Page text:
Haley embodies what's wrong with the Republican Party

In adopting this see-no-evil posture, Republicans like Haley are confirming Trump’s belief that the normal rules don’t apply to him. Trump said during the 2016 election that he could shoot somebody on Fifth Avenue without losing any supporters. What he has learned in the intervening period is that, as long as his supporters stay loyal, he won’t lose any elected Republicans either—or not very many of them, anyway. Some Republicans are too gutless to follow their consciences. Others still sense that there is personal gain to be had from associating themselves with Trump.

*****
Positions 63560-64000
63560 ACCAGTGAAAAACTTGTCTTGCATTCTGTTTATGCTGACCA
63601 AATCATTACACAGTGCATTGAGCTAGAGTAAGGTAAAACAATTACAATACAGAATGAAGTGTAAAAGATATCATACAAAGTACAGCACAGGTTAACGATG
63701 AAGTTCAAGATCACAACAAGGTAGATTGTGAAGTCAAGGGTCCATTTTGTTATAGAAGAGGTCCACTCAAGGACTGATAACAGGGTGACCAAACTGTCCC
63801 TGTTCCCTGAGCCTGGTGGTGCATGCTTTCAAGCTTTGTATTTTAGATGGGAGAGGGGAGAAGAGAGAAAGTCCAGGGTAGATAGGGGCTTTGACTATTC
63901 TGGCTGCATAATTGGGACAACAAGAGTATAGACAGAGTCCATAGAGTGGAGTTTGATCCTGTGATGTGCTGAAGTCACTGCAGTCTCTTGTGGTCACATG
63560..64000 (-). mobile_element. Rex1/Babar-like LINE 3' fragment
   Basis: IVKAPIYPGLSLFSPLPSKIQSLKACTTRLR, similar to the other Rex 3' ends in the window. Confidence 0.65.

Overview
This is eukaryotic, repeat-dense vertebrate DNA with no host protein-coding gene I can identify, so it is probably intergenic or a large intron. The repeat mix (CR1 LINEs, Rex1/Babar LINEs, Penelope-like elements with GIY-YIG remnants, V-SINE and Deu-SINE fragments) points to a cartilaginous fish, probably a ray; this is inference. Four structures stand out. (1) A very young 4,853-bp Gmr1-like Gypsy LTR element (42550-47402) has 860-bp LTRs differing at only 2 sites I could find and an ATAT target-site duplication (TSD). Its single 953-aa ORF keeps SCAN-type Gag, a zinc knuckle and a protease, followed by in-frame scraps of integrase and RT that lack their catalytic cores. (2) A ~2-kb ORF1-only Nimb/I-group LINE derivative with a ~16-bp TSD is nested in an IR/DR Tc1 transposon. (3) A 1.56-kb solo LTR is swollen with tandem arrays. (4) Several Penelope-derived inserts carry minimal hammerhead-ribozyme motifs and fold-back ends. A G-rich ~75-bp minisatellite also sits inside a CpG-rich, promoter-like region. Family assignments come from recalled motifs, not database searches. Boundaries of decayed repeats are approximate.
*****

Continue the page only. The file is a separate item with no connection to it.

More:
Haley, who is often mentioned as a possible Presidential candidate for 2024, is a prime example of a Republican who is supporting Trump for opportunistic reasons. Despite lacking foreign-policy experience, she spent two years at the United Nations defending Trump’s efforts to thumb his nose at the world by pulling out of the Iran nuclear deal, withdrawing from the Paris climate agreement, and moving the U.S. Embassy in Israel from Tel Aviv to Jerusalem. In her new book, according to the Washington Post, which obtained a copy, she says that she supported all of these moves, and she doesn’t stop there. In a blatant effort to further ingratiate herself with Trump and his supporters, she criticizes Rex Tillerson, the former Secretary of State, and John Kelly, the former White House chief of staff, for trying to work around the President and contain his worst instincts.